Diane Lefer: Though the Supreme Court ruled on May 17 in Graham v. Florida that juveniles must not be sentenced to life without parole for any crime short of homicide, California continues to impose sentences so extreme they are the effective equivalent of life without the possibility of parole.
Diane Lefer: Though the Supreme Court ruled on May 17, that juveniles must not be sentenced to life without parole for any crime short of homicide, we expected no surprise and no mercy when we arrived in court Friday morning for the sentencing of young Tedi Snyder. But Judge Ohta did not hand down the preordained 80-year-to-life-sentence. Not because such a sentence is, in effect, equivalent to life without parole, but rather because he, the judge, was recovering from surgery.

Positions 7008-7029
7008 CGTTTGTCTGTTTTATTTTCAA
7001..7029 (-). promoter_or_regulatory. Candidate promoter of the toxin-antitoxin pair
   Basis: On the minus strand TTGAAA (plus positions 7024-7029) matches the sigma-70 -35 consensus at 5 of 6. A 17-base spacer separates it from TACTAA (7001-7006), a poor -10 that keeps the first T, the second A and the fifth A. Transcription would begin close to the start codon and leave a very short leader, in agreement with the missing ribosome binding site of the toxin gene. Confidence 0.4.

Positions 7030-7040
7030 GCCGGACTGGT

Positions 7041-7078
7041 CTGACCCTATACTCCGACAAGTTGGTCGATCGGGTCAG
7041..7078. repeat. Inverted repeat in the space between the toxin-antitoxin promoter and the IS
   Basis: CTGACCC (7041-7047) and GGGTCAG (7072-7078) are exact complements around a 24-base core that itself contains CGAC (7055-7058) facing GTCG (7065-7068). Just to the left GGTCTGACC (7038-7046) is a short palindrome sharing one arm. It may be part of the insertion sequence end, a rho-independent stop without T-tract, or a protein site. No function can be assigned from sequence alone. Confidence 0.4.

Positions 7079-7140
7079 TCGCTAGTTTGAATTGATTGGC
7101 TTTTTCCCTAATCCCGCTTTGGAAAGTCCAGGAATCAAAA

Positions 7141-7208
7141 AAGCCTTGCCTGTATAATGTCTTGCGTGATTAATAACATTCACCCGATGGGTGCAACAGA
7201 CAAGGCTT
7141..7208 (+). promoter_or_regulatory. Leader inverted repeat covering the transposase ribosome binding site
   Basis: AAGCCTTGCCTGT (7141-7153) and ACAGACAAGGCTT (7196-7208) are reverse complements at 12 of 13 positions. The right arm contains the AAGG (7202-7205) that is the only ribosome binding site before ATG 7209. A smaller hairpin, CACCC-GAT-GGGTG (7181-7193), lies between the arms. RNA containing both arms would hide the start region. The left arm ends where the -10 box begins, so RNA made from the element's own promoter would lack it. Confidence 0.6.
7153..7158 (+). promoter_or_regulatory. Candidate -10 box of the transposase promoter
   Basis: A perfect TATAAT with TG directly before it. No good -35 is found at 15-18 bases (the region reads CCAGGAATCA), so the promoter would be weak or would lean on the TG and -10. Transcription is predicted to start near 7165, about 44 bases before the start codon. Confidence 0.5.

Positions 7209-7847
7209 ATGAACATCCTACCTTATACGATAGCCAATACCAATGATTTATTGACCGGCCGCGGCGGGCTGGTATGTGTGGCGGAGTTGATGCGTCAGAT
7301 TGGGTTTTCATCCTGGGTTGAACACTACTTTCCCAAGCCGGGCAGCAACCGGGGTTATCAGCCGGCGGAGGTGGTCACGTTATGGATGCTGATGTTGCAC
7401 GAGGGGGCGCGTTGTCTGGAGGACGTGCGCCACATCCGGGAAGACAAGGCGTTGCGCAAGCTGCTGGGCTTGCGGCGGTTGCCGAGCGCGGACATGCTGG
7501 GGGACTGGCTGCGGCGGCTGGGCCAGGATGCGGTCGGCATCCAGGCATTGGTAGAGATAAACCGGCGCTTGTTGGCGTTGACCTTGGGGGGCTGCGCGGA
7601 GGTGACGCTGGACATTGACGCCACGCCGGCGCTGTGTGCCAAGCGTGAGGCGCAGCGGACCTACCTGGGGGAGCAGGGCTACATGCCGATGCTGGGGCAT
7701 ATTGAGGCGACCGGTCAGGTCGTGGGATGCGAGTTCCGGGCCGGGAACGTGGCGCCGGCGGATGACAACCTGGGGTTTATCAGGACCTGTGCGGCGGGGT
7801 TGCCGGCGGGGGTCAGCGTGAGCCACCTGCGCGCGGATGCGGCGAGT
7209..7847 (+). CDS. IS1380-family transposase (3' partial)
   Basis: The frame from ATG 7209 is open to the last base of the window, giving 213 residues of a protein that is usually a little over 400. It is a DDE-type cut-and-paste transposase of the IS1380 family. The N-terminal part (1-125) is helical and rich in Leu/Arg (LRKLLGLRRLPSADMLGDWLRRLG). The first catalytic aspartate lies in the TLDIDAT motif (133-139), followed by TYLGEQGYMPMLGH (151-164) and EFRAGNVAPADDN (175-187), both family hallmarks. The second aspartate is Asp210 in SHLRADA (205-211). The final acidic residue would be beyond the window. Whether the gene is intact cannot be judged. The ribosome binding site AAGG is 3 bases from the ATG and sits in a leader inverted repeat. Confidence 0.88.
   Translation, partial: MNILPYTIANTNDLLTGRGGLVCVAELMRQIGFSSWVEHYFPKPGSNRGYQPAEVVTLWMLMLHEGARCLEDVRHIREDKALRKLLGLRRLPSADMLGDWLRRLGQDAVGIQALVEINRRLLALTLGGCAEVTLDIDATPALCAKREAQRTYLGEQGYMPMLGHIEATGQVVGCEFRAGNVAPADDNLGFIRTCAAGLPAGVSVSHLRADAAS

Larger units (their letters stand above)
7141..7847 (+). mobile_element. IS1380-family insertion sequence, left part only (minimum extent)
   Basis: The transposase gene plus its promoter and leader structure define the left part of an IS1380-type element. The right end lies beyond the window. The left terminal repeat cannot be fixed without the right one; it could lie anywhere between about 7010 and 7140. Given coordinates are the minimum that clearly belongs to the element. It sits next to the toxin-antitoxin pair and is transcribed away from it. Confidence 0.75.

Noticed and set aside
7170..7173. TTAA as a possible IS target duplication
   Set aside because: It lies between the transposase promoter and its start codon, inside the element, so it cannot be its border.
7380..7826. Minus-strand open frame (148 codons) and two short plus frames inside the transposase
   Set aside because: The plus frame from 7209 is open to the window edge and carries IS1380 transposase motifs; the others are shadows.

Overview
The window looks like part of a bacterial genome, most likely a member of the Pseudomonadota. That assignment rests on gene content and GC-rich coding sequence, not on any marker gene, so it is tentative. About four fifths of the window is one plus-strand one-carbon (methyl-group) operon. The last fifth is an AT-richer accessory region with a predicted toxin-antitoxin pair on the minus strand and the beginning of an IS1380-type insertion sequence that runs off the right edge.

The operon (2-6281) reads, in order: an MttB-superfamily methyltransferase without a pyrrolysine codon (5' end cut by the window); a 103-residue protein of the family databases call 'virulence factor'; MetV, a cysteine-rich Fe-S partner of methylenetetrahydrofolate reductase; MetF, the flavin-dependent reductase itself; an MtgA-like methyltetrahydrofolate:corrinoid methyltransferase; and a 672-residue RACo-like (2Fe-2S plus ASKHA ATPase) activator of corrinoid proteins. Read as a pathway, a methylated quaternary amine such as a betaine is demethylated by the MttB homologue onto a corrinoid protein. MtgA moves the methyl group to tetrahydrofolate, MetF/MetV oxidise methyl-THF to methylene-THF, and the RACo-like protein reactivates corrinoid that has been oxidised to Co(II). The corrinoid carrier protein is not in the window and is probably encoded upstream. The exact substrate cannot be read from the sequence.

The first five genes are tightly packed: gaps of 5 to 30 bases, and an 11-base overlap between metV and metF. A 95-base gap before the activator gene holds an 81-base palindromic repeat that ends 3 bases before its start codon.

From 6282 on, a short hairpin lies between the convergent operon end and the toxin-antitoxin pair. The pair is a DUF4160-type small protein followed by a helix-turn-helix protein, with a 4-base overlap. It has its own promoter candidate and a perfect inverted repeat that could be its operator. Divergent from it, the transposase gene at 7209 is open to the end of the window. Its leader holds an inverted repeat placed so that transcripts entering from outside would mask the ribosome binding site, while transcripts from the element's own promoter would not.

Diane Lefer: The right to a speedy trial turns out to mean nothing when you’re a juvenile, even a juvenile being tried as an adult. After almost three years in lockup, with no trial scheduled, her son agreed to plead guilty to get it over with. “Even the judge couldn’t believe it. He said, ‘They gave you a strike and a felony for that?'”